It is still 10 minutes to 5. Visibility, as is usual for cold January mornings, has made everything beyond a few kilometres invisible as a thick fog has blanketed the area with temperatures plummeting below 10 degrees. In a corner, sitting around a fire with a few other women, Dumbi, a 60-year-old tribal woman, rubs her palms together. She then puts one palm to her face hoping to warm up the freezing cheeks as her eyes go gazing around leisurely. Still shivering, Dumbi moves both hands away from the fire, pulls out a tiny purse tucked into the petticoat, counts the notes before slipping the purse back.
Dumbi has already sold her two jhudis (bamboo containers) with about 40 kg of radish at the haat (open-air market). She has also picked up essentials for home. “I want to go back now,” says Dumbi, as she waits for the rest to wrap up for the day and head home. She, along with a group of villagers, had left for work at 3 am on an autorickshaw.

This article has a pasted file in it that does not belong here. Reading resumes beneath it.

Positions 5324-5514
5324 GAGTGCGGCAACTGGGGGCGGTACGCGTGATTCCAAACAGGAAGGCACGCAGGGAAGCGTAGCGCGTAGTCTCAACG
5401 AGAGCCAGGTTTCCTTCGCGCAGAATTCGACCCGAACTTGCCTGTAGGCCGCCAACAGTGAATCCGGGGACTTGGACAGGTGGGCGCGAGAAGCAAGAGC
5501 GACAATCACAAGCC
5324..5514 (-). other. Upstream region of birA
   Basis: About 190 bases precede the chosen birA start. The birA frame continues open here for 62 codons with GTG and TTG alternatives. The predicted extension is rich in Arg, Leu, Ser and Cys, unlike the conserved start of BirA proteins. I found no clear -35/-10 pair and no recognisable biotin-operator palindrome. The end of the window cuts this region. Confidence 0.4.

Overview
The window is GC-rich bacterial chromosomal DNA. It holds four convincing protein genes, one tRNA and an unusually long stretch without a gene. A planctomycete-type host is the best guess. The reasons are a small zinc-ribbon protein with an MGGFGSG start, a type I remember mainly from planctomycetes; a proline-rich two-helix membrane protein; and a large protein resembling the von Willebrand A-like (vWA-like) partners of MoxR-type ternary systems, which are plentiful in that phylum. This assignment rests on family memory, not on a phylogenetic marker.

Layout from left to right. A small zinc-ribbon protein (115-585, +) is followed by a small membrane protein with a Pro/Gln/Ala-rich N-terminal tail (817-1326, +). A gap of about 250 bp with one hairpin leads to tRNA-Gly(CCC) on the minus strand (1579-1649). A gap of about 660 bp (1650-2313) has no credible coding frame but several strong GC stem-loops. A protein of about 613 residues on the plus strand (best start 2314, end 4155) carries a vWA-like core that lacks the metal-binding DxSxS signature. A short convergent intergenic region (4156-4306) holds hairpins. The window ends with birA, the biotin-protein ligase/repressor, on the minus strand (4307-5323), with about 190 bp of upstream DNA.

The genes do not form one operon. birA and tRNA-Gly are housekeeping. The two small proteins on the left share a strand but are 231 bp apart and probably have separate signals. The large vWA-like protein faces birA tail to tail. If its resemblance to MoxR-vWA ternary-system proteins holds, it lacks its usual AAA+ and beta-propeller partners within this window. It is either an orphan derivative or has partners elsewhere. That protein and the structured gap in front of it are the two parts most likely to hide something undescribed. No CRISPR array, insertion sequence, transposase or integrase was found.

Metres away, unmindful of the biting chill, about 2,000 women and men are busy selling and buying heaps of fresh-from-the-field spinach, coriander leaves, green chillies, bananas, cauliflowers, cabbages, brinjals, radish, green peas, French beans, carrots, pumpkin and almost every other vegetable. It’s business hour and only a few like Dumbi can afford to relax.
The market is also flocked by those trying to sell forest goods, pottery, livestock and poultry, displaying their belongings on the ground. A few shops – run from permanent structures dealing in food items, groceries and fertilisers – are also crowded. By the roadside, hundreds of autorickshaws and pick-up vans are being loaded mostly with vegetables.
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